Call My Agent (en francais, Dix Pour Cent, or Ten Percent) has grown into a worldwide phenomenon. Set at the fictitious Parisian talent firm of A.S.K, the French sitcom smash revolves around the dysfunctional and varied ensemble of agents constantly scrambling to keep their varied high-profile clients happy while also juggling the usual messiness of their own personal trials and tribulations. Praised for its style, wit and comedic flair, Call My Agent has managed to be a decidedly French concoction amenable to almost any taste across the globe.
There was a time, of course, when it was us Brits who could proudly proclaim to be the prime exporters of comic culture, our homegrown produce repacked for audiences around the globe to chuckle at Hyacinth Bucket’s desperate social climbing or Mr. Bean’s rubber mouthed slapstick antics. When Stephen Merchant and Ricky Gervais’ mockumentary classic The Office hit British screens in the early 2000s, it wasn’t long before Gervais was (somewhat ironically) able to boast that the show had been remade so frequently that there were now Offices in places ranging from Chile to The Czech Republic, the forests of Sweden to the streets of France.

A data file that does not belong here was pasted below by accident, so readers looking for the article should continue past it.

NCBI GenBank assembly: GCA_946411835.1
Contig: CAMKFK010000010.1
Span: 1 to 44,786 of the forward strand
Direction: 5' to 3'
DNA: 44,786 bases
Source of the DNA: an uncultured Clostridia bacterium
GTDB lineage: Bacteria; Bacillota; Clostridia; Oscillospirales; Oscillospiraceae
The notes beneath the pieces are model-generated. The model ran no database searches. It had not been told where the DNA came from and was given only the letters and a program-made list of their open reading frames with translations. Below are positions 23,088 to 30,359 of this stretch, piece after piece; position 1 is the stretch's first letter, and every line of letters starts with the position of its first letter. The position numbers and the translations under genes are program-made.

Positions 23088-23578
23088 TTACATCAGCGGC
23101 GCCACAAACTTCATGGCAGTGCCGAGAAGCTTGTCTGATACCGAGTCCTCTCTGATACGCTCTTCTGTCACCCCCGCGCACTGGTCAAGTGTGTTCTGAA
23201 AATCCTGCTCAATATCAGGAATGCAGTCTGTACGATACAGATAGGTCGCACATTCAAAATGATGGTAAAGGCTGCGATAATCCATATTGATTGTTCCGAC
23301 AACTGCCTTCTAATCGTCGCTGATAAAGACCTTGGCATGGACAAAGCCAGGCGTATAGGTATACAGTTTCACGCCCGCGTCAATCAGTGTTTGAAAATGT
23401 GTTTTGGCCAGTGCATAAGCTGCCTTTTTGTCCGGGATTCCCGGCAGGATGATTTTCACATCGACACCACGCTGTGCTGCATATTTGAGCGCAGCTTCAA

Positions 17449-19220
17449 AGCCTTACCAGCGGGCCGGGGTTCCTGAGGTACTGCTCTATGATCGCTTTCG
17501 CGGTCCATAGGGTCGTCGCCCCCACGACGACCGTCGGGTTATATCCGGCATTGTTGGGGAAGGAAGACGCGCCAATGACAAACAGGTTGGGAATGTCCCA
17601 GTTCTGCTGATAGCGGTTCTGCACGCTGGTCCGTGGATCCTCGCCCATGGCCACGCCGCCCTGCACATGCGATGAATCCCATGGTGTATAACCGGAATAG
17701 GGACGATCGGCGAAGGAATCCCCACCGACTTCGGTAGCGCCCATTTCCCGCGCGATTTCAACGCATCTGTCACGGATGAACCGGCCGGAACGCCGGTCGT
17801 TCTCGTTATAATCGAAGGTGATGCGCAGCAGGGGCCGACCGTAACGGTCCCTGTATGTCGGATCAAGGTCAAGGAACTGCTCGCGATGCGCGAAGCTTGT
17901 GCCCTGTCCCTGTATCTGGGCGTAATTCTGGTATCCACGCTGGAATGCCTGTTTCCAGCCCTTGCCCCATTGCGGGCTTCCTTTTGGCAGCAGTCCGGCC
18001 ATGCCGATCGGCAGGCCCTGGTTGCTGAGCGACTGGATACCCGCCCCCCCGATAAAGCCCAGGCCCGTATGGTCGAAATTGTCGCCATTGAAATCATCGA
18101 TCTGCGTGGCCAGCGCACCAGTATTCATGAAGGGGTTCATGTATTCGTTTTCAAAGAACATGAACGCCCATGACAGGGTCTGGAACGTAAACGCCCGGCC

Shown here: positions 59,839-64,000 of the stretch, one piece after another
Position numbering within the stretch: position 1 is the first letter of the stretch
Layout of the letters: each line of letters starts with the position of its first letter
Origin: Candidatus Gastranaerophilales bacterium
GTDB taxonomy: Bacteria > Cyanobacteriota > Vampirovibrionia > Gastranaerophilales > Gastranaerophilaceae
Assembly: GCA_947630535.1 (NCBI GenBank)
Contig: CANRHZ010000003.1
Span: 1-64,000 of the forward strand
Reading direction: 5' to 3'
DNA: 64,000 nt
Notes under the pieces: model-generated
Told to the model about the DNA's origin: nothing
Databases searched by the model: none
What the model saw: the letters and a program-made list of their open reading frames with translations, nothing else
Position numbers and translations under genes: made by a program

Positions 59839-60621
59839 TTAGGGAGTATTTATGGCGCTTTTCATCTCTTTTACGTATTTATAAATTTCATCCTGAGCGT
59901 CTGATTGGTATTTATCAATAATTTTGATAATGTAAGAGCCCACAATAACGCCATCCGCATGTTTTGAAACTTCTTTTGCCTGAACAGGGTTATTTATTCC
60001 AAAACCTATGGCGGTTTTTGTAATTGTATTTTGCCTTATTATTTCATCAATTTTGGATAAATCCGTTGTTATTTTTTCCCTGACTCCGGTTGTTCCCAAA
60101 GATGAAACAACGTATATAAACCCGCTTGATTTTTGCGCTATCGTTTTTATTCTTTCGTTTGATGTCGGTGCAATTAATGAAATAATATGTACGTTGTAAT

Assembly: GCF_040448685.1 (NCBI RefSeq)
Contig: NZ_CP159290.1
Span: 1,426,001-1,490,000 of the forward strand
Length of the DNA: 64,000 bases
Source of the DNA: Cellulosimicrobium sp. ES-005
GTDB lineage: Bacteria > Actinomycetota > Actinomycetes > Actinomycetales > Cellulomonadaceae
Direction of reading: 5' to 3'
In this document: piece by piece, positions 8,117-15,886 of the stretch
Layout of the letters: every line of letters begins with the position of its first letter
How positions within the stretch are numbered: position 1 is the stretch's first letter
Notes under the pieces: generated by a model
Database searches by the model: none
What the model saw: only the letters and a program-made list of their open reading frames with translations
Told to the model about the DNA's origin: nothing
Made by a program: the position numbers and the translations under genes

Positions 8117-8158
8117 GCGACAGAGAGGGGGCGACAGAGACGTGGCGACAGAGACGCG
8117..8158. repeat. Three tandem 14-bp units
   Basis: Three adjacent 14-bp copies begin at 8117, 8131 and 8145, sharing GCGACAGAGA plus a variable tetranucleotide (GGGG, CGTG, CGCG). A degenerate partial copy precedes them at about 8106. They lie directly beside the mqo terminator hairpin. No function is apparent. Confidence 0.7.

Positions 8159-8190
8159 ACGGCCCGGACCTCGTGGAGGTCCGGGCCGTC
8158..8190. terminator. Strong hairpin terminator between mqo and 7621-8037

There was also a time when, if you asked the average British bystander on the street to name their favourite French comedic import, they might shrug their shoulders and proffer either Marcel Marceau or, perhaps more tellingly, Inspector Clouseau. Now, it seems, other European countries can lay a decent claim to being at the top of the cultural tree.
While it’s always sensible to approach a show’s transnational remake with a degree of healthy trepidation, many of the pieces were certainly in place for Ten Percent to replicate the magic of its continental cousin. Amazon clearly had enough money left over from their colossal investment in the upcoming Lord of the Rings prequel show to put some heft into other, non-Tolkien-based productions, its own reimagining of the Gallic phenomenon appropriately sleek and shiny for a show predominantly considered with artifice, illusion and the desperate superficiality of the world around which it revolves. The cast, it goes without saying, is excellent, Jack Davenport’s peculiar likability anchoring proceedings while Lydia Leonard’s scathing-but-fragile Rebecca helps give proceedings a more human dimension.